24 February, 2012

Green agenda on forestry peace 'shafted', says Milne

ABC News (Australian Broadcasting Corporation), February 24, 2012

The first $20 million of forestry peace deal money is no longer linked to the forest reserve legislation.

The Greens are fuming about the Federal Government's latest change to the forest peace deal.

The first $20 million in regional development funding under the deal is no longer conditional on the success of legislation to create new forest reserves.

Greens Senator Christine Milne says it is a massive breach of faith.

"The loggers get their money, the regional development money flows and the conservation agenda is shafted."

"The people who are being taken for a ride here are the people who negotiated in good faith and believed that for Commonwealth money to be spent there would be conservation outcomes," she said.

She says it is an insult to conservation and industry groups which negotiated the $276 million peace deal.

"What does this mean for the agreement if it can be amended at whim without consultation, without anyone knowing what it means?"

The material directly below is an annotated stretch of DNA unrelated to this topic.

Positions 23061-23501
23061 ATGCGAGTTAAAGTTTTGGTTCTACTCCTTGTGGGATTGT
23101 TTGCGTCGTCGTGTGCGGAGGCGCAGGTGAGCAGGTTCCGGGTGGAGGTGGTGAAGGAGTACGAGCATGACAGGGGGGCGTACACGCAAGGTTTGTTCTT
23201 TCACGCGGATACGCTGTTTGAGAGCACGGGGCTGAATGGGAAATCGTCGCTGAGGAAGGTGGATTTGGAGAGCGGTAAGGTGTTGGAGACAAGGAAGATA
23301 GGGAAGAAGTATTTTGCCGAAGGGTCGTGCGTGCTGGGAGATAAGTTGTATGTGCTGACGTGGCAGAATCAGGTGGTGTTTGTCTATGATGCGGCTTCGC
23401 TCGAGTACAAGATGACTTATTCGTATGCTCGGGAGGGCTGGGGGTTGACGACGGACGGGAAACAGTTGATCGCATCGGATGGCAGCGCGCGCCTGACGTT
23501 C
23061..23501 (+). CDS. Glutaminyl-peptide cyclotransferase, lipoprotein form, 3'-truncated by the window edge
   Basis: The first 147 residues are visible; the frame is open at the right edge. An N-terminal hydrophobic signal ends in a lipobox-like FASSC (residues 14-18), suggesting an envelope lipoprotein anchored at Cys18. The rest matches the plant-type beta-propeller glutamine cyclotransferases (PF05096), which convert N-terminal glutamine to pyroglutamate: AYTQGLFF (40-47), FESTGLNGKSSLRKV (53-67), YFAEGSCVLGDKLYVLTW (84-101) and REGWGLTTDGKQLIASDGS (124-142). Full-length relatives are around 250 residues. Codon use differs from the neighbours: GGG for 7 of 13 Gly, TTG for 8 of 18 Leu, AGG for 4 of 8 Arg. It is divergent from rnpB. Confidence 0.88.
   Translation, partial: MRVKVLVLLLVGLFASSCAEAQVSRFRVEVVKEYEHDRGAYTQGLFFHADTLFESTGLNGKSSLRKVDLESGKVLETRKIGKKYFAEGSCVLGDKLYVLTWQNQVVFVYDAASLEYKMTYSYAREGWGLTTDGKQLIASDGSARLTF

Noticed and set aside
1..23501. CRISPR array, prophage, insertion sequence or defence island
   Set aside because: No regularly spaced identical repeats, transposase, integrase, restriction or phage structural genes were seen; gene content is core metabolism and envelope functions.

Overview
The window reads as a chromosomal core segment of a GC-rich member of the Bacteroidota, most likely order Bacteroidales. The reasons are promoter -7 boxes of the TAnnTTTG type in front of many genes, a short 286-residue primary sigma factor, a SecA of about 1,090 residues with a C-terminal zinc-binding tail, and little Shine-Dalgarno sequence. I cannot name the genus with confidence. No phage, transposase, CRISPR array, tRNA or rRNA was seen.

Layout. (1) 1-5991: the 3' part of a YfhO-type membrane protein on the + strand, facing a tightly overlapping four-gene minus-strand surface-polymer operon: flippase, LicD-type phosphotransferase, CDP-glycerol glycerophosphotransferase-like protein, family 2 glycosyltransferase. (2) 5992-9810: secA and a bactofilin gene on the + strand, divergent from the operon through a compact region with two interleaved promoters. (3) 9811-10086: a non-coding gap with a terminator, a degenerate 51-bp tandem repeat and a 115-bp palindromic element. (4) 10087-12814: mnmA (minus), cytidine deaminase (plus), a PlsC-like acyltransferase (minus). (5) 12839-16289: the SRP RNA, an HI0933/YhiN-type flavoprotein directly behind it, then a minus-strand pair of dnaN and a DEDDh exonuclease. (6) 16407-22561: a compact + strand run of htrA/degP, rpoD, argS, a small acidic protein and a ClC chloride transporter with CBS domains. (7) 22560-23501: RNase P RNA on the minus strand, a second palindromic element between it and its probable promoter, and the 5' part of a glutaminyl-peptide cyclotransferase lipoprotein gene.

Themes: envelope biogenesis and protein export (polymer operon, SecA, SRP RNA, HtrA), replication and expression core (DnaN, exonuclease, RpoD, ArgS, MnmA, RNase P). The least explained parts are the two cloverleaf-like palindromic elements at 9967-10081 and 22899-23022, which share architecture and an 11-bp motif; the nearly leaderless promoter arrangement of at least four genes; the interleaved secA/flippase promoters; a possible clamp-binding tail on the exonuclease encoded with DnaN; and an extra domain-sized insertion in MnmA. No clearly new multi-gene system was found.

"I think we've got a situation now where we've got an intergovernmental agreement that is meaningless."

But the Federal Minister Simon Crean says he made the change to put the faltering peace deal back on track.

"Really, this puts the onus back on those who have still got reservations to say 'do we want more of this or more of the unrest'?"

All but three of Tasmania's 15 MLCs say they will block the legislation unless green groups end their overseas campaigns against Ta Ann Tasmania.

Of the total funding package, $100 million is still linked to the legislation.

Mr Crean will meet MLCs this morning to win support for the forest peace deal.

Huon MLC Paul Harriss says the change to the peace deal will not change the minds of his colleagues.

"People will see through that, for goodness sake, you know, what does he take us for?"

"The whole $120 million in regional development money is nothing but a sop anyway and in essence it's blood money."

"We're talking close to a $1 billion industry in this state and to think that they can replace it with just $120 millions in regional development money is just a joke," Mr Harris said.

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